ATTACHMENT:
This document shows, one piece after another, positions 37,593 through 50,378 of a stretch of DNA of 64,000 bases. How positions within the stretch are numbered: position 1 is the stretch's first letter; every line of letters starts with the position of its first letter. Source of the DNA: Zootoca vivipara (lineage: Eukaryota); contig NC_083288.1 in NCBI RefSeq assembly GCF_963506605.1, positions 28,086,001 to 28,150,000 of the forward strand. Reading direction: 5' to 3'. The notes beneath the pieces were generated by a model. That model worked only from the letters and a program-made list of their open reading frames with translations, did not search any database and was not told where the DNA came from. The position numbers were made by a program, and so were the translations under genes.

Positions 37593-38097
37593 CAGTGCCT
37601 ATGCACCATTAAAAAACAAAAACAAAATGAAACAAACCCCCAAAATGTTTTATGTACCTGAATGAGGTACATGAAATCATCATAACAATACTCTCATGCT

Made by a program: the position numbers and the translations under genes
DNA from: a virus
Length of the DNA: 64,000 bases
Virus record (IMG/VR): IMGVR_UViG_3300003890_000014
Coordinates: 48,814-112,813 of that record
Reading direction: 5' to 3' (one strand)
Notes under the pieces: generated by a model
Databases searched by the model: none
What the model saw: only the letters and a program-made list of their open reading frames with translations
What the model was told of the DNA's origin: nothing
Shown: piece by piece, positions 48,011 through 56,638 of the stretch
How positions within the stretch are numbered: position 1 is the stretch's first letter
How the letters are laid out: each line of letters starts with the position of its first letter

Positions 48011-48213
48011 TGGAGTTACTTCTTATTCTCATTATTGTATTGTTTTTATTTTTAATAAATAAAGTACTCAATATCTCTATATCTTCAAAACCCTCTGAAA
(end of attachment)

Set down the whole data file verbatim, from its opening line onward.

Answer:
This document shows, one piece after another, positions 37,593 through 50,378 of a stretch of DNA of 64,000 bases. How positions within the stretch are numbered: position 1 is the stretch's first letter; every line of letters starts with the position of its first letter. Source of the DNA: Zootoca vivipara (lineage: Eukaryota); contig NC_083288.1 in NCBI RefSeq assembly GCF_963506605.1, positions 28,086,001 to 28,150,000 of the forward strand. Reading direction: 5' to 3'. The notes beneath the pieces were generated by a model. That model worked only from the letters and a program-made list of their open reading frames with translations, did not search any database and was not told where the DNA came from. The position numbers were made by a program, and so were the translations under genes.

Positions 37593-38097
37593 CAGTGCCT
37601 ATGCACCATTAAAAAACAAAAACAAAATGAAACAAACCCCCAAAATGTTTTATGTACCTGAATGAGGTACATGAAATCATCATAACAATACTCTCATGCT

Made by a program: the position numbers and the translations under genes
DNA from: a virus
Length of the DNA: 64,000 bases
Virus record (IMG/VR): IMGVR_UViG_3300003890_000014
Coordinates: 48,814-112,813 of that record
Reading direction: 5' to 3' (one strand)
Notes under the pieces: generated by a model
Databases searched by the model: none
What the model saw: only the letters and a program-made list of their open reading frames with translations
What the model was told of the DNA's origin: nothing
Shown: piece by piece, positions 48,011 through 56,638 of the stretch
How positions within the stretch are numbered: position 1 is the stretch's first letter
How the letters are laid out: each line of letters starts with the position of its first letter

Positions 48011-48213
48011 TGGAGTTACTTCTTATTCTCATTATTGTATTGTTTTTATTTTTAATAAATAAAGTACTCAATATCTCTATATCTTCAAAACCCTCTGAAA